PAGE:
Doctor Who: “The Pyramid at the End of the World”

The question on my mind about the Peter Harness episode of Series 10 was: would this be more like “Kill the Moon” or “The Zygon Invasion/Inversion”? The answer is that it’s a very special blend of both: swaggering geopolitical melodrama combined with a ridiculous plot requiring every character to be a heedless idiot. Fortunately, it does not require that the moon contain a space dragon; indeed, it has the Doctor unironically describe a future devastated Earth as being “dead as the moon.” (Maybe he just means “crawling with bacteria and not much else.” A clue!) Unfortunately, the swaggering geopolitical melodrama turns out to be meaningless; where the Zygon story was acutely relevant, and perhaps would have been even more so in 2017, this one features somewhat passé concerns about genetically modified agricultural products, despite being up-to-the-minute enough to describe the man in the White House as “orange.” A second viewing did not improve this story for me, and in fact left me with — at least — twenty questions. Let’s dig in, shall we? In no particular order:

1. Why an old pyramid?
If the monks really want to be noticed, why not make their ship look like something truly incongruous, like a gleaming flying saucer? What do they gain by appearing to be 5000 years old? Is it just that the Silents already have the copyright on looking like Greys with UFOs?

2. Why look like mummified corpses?
The monks claim they chose to make themselves look like the people of Earth, and when challenged, reply that the people of Earth look like corpses to them. This is a cute zinger, but it doesn’t make any sense. If your goal is to invade the planet and have everyone love and welcome you, maybe show up looking like Care Bears or something? It’s almost as if either Harness or Moffat had the idea of these aliens looking like mummies in pyramids because it would be cool and then retrofitted the reasoning. I mean, they’re not wrong — it’s certainly more interesting than the flying saucer would have been. But it’s also pointless, so far anyway.

3. Why telegraph the eco-disaster?
We see the disaster at the biochemical research plant taking shape from the beginning of the episode, and though we don’t know the exact nature of it, we see it coming and we know it’s crucial. This would have bled all the tension out of the confrontation of military forces for us (the audience)…if there had actually been any, since the representatives of the three armies are perhaps the most laughably inadequate and unbelievable characters of the whole thing. Some of the blame must go to the actors, who behave as though their respective countries are all on the friendliest of terms already, but a great deal of it is in the script, wherein none of these people appear to consult with anyone else from their countries let alone their armed forces, behaving as though they’re stranded on the moon and forced to make insane decisions in isolation. This setup could still marginally work as misdirection if we’d been as in the dark as the Doctor about the real threat, but instead we just watch these people dither and bumble around a conference room for the required amount of time.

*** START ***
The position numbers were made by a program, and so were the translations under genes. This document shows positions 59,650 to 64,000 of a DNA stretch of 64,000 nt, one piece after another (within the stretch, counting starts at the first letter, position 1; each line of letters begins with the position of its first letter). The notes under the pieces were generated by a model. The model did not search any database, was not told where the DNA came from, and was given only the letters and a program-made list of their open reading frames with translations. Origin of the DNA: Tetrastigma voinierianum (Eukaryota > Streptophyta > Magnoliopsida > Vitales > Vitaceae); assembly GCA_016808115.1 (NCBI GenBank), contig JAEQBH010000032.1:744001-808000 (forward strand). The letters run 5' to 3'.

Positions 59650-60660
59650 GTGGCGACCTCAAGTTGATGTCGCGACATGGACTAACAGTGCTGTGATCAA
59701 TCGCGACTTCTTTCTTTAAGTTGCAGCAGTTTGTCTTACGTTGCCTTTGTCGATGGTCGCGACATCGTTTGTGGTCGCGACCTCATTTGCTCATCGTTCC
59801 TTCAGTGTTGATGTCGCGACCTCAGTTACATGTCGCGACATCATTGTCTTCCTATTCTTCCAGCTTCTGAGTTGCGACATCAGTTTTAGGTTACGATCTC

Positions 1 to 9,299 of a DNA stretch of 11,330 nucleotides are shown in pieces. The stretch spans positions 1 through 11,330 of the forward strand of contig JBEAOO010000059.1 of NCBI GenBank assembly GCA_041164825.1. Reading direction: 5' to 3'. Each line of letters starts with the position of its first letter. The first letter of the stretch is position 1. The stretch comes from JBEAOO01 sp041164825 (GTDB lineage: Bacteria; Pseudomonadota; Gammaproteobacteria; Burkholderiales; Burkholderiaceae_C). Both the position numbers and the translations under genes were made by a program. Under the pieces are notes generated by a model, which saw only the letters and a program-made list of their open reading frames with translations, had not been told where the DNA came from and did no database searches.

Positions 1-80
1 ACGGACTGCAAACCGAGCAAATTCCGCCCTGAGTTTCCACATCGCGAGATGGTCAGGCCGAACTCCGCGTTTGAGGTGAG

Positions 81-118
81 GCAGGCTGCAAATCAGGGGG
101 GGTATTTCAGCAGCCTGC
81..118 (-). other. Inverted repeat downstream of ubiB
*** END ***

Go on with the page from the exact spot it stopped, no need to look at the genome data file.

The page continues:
4. What did the doctor gain from the information his simulation sent him?
He begins the episode knowing that the monks are coming, that they’ve been able to simulate Earth events in enough detail to predict possible crisis points, and that their intention is invasion and conquest. I guess that’s enough?

5. Why did the Doctor propose attacking the pyramid?
How could he have known that the monks wouldn’t simply have killed the attacking soldiers, rather than returning them safely?

6. Why does the Doctor now solve EVERYTHING by blowing it up?
And how could he have been sure he wasn’t bringing bacteria out with him on the hand he used to put wires into the soil?

7. Why send Penny, the best supporting character in the whole episode, out of the story in an Uber?
Kinder to her, duller for us.

8. Why does Bill’s love for the Doctor work for the monks?
They want everyone in the world to love them, right? If it’s just that one person has to consent to them out of love for another person, then…

9. Did the Secretary General and other three not have anyone they loved too much to want to see dead in a year?
Why didn’t that love work?

10. What do these super powerful beings want with the Earth, anyway?
I guess you can’t force people to love and worship you, but if that’s the goal, why not show up as pop stars? There’s that vague talk about a “link” which will presumably be explained in the next episode, as might a lot of these things, but it doesn’t make this episode any better. Not that needing a motive for conquering the Earth is a big prerequisite for an alien invasion in Doctor Who. With all the talk about the monks possibly being related to the Mondasian Cybermen, I started thinking about how the monks need love, but the Cybermen are (per “Closing Time”) allergic to it.

11. Couldn’t the Doctor have held up a mirror or the reflective surface of a tray or something up to the combination lock for Erica to see the numbers through the window?
Maybe there wasn’t one; maybe he couldn’t have found one easily, being blind; maybe he didn’t have time, with only two minutes to spare. Still, it felt like an awfully long two minutes, most of which he spent talking to Bill.

12. Why were the military leaders so reckless about putting themselves in harm’s way?
They’d seen the monks murder the Secretary General. They clearly knew they were risking disintegration themselves. Assuming they would survive the encounter unscathed seems as silly as, I dunno, assuming that a giant space dragon living inside the moon wouldn’t hatch and attack the Earth.

13. Wasn’t the “President of Earth” stuff cheesy enough the first time?
It’s necessary for the plot of the story, and of course was established in “Death in Heaven,” but it’s not a good look for the Doctor to be king of the world. I don’t like the Doctor as President of Gallifrey (even when it’s necessary); I don’t like him blowing everything up as a first resort; I don’t like him bragging about himself and calling himself “handsome”; and I don’t like him wearing cool shades and playing guitar.